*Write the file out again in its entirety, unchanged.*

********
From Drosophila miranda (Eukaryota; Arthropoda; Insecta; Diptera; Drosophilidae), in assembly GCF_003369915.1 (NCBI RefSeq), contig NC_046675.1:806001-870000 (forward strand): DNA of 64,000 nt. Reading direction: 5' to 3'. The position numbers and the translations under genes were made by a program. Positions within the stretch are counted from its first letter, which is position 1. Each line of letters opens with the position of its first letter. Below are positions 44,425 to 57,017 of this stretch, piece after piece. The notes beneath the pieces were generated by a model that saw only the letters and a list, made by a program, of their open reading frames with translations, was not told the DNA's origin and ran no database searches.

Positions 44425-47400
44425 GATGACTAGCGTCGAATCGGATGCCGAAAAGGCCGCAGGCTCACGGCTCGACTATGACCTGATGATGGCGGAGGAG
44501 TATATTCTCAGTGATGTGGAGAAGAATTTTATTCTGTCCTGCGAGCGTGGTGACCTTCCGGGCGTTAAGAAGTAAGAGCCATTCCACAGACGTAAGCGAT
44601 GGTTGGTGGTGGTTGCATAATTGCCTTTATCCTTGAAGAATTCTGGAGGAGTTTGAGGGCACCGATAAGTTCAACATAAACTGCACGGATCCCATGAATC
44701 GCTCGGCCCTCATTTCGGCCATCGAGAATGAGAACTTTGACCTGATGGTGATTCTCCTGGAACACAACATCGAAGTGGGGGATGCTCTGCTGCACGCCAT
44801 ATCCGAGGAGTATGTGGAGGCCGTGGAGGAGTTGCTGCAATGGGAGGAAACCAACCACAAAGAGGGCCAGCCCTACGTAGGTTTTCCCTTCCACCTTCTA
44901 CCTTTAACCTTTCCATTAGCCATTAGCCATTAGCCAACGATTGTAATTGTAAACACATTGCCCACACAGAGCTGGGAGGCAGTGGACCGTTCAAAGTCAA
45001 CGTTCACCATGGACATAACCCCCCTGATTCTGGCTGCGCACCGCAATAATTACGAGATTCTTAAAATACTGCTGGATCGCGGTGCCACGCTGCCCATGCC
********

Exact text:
From Drosophila miranda (Eukaryota; Arthropoda; Insecta; Diptera; Drosophilidae), in assembly GCF_003369915.1 (NCBI RefSeq), contig NC_046675.1:806001-870000 (forward strand): DNA of 64,000 nt. Reading direction: 5' to 3'. The position numbers and the translations under genes were made by a program. Positions within the stretch are counted from its first letter, which is position 1. Each line of letters opens with the position of its first letter. Below are positions 44,425 to 57,017 of this stretch, piece after piece. The notes beneath the pieces were generated by a model that saw only the letters and a list, made by a program, of their open reading frames with translations, was not told the DNA's origin and ran no database searches.

Positions 44425-47400
44425 GATGACTAGCGTCGAATCGGATGCCGAAAAGGCCGCAGGCTCACGGCTCGACTATGACCTGATGATGGCGGAGGAG
44501 TATATTCTCAGTGATGTGGAGAAGAATTTTATTCTGTCCTGCGAGCGTGGTGACCTTCCGGGCGTTAAGAAGTAAGAGCCATTCCACAGACGTAAGCGAT
44601 GGTTGGTGGTGGTTGCATAATTGCCTTTATCCTTGAAGAATTCTGGAGGAGTTTGAGGGCACCGATAAGTTCAACATAAACTGCACGGATCCCATGAATC
44701 GCTCGGCCCTCATTTCGGCCATCGAGAATGAGAACTTTGACCTGATGGTGATTCTCCTGGAACACAACATCGAAGTGGGGGATGCTCTGCTGCACGCCAT
44801 ATCCGAGGAGTATGTGGAGGCCGTGGAGGAGTTGCTGCAATGGGAGGAAACCAACCACAAAGAGGGCCAGCCCTACGTAGGTTTTCCCTTCCACCTTCTA
44901 CCTTTAACCTTTCCATTAGCCATTAGCCATTAGCCAACGATTGTAATTGTAAACACATTGCCCACACAGAGCTGGGAGGCAGTGGACCGTTCAAAGTCAA
45001 CGTTCACCATGGACATAACCCCCCTGATTCTGGCTGCGCACCGCAATAATTACGAGATTCTTAAAATACTGCTGGATCGCGGTGCCACGCTGCCCATGCC